The deafening silence of the electric car – Companies

Electric vehicle manufacturers are now looking to “remake” the all-too-pure silence of electric cars to rediscover the internal combustion engine car experience.

When the first compact discs were released just 40 years ago, some classical music fans were surprised. They found the digital sound to be very pure, but very clean and weightless. It lacked that warmth and that binder that characterize the analog sound and some even regretted breathing and even the small clicks of their vinyl pressings. Manufacturers then worked to “re-soil” the overly pure sound that wet the grooves of CDs.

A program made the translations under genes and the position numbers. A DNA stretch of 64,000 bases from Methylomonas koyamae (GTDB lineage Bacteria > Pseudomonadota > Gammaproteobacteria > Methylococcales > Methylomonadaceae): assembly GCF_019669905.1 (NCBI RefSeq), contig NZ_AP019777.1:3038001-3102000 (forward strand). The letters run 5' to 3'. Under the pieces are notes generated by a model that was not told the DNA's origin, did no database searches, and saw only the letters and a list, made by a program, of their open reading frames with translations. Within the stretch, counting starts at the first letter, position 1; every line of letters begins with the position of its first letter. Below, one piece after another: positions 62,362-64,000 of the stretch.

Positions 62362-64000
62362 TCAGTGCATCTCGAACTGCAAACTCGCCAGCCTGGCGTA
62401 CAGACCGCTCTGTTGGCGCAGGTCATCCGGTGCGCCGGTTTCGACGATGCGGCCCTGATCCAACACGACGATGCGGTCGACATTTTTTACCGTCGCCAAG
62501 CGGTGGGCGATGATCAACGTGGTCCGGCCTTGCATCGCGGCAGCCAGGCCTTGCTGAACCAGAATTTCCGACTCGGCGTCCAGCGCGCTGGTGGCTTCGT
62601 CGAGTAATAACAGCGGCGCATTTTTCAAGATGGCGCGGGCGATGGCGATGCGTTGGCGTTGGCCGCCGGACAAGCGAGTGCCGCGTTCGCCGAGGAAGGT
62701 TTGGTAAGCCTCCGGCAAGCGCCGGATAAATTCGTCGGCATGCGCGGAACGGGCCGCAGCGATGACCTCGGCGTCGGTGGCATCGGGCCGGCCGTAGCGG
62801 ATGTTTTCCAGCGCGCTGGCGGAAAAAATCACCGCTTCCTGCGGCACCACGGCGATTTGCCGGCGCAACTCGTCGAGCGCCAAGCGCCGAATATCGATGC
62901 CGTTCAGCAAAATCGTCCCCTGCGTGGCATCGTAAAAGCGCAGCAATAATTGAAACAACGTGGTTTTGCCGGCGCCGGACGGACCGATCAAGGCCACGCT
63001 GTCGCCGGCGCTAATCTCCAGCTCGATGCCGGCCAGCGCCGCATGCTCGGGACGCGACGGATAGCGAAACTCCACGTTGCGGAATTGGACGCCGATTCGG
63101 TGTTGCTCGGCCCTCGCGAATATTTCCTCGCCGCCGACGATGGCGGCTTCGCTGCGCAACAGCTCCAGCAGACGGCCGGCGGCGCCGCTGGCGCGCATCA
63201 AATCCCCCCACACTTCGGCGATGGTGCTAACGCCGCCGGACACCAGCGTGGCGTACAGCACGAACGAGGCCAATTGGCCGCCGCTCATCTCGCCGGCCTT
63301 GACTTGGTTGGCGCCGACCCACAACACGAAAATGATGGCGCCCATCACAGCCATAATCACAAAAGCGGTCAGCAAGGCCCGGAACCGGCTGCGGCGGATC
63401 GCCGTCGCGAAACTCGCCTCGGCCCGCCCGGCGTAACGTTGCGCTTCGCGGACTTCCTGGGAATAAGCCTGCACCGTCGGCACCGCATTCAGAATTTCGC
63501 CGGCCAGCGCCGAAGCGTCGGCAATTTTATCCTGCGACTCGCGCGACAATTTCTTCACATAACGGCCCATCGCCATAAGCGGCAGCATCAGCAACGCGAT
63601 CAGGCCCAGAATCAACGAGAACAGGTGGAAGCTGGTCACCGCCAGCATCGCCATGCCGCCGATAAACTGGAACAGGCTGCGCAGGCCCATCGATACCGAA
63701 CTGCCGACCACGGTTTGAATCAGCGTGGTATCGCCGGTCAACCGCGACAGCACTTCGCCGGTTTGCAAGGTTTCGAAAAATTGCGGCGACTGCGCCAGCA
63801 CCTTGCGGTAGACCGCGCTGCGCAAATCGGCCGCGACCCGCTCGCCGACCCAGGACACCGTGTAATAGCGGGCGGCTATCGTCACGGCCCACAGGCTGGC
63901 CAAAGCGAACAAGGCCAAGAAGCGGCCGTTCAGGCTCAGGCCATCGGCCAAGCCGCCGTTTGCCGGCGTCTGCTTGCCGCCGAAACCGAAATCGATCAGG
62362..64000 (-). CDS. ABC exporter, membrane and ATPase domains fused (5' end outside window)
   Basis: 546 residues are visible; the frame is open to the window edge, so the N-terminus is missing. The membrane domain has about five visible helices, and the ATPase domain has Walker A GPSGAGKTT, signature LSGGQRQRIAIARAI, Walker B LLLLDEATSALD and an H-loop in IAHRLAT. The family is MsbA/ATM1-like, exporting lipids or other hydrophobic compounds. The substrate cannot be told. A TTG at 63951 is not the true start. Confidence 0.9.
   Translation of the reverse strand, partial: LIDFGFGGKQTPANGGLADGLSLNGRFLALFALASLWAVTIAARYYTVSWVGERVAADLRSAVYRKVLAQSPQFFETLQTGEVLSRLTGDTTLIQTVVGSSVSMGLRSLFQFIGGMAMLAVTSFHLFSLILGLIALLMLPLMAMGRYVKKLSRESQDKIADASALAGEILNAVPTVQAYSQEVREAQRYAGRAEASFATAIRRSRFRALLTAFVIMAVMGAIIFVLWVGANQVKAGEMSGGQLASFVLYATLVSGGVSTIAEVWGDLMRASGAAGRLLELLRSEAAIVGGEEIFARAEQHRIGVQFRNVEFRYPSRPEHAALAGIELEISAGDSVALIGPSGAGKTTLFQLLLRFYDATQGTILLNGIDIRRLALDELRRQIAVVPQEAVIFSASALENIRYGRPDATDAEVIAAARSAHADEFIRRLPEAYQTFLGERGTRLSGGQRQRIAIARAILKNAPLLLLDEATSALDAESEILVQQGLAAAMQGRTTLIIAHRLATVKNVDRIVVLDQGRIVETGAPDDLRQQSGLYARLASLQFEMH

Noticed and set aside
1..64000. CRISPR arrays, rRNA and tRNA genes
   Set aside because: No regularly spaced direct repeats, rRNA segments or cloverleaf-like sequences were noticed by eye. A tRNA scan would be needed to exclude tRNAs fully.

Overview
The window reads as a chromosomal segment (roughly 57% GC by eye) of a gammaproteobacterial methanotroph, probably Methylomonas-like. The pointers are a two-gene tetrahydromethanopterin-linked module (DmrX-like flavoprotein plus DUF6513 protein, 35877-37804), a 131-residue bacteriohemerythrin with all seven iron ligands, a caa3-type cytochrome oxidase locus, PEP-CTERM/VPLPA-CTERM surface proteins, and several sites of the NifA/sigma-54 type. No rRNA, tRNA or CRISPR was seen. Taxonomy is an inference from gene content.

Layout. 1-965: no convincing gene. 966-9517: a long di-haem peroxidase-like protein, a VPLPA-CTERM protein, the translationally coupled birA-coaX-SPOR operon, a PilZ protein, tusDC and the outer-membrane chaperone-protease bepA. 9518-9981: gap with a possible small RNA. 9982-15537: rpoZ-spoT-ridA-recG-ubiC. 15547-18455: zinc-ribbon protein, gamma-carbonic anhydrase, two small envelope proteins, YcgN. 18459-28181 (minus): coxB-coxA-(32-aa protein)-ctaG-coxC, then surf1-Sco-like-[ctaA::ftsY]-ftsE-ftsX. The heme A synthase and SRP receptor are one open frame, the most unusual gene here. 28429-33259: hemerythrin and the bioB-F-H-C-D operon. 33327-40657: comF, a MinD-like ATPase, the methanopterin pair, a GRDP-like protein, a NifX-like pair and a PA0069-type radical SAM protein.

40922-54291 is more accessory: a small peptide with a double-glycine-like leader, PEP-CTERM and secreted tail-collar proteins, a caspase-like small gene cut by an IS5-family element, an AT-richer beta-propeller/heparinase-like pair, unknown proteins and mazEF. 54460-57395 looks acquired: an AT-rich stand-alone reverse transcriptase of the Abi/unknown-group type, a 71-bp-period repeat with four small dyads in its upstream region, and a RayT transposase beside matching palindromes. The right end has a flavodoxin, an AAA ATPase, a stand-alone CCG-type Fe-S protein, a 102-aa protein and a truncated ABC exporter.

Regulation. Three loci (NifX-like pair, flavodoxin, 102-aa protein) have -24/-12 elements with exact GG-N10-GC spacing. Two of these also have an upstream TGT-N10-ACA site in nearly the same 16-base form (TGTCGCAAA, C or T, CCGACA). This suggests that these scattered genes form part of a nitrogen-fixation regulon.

When the first compact discs were released just 40 years ago, some classical music fans were surprised. They found the digital sound to be very pure, but very clean and weightless. It lacked that warmth and that binder that characterize the analog sound and some even regretted breathing and even the small clicks of their vinyl pressings. Manufacturers then worked to “re-soil” the overly pure sound that wet the grooves of CDs. We are witnessing a phenomenon comparable to the electric car. Compared to its ancestor, the thermal car, it is not only content with not emitting carbon while driving, but also reduces noise pollution by being almost silent at low speeds. If this last point is an undeniable advantage (which could eventually make our cities less noisy), it still has one major flaw. By not emitting noise, electric vehicles become silent predators. Because if the noise of thermal vehicles is a nuisance, it has the immense virtue of signaling itself to others. A safety issue in cities that is all the more crucial as more and more non-drivers – pedestrians or cyclists – circulate by phone, checking their smartphone or listening to music. That’s why electric vehicle manufacturers are now looking, like the CD makers of their day, to “re-soil” the all-too-pure silence of electric cars to rediscover the thermal car experience (analogous, one might say). But, contrary to what one might think, this is no small feat. Because the sound emitted by cars is not a simple beep like a telephone ringing or the signal to fasten your seat belt. In fact, it is a complex and multidimensional signal that tells us not only about the presence of a vehicle, but about its direction, its speed, if it is accelerating or decelerating, if it is advancing or retreating… in short, our brain, trained by good hundred years driving the combustion car, deciphers all this information forming a kind of sound protection network. Thus, some today advocate the imposition of a minimum noise level on new vehicles, just as a ceiling was imposed on old ones. But there’s nothing natural about making electric vehicles louder. It really is a real headache. What sound level to adopt so that it is audible enough without overloading? Should we imitate the sound of thermal cars – by what is called “skeuomorphism”, that is, the virtual reproduction of a real sound, like certain ringtones that resume the “dring” of old telephones? Should we, on the contrary, clear new specific sonic territories to create a new sonic grammar as in Blade Runner, for example? With a new challenge for each car manufacturer: to be able to create their own sound signature – as Harley-Davidson managed to do with their motorcycles – becoming a new identifier for their brand and models. But beyond the sound design issue that arises for each particular manufacturer, the puzzle is in danger of becoming collective. How are all these sounds from different styles going to cohabit on a city scale? The New World Symphony could very well be cacophonous. And the deafening silence of electric cars.

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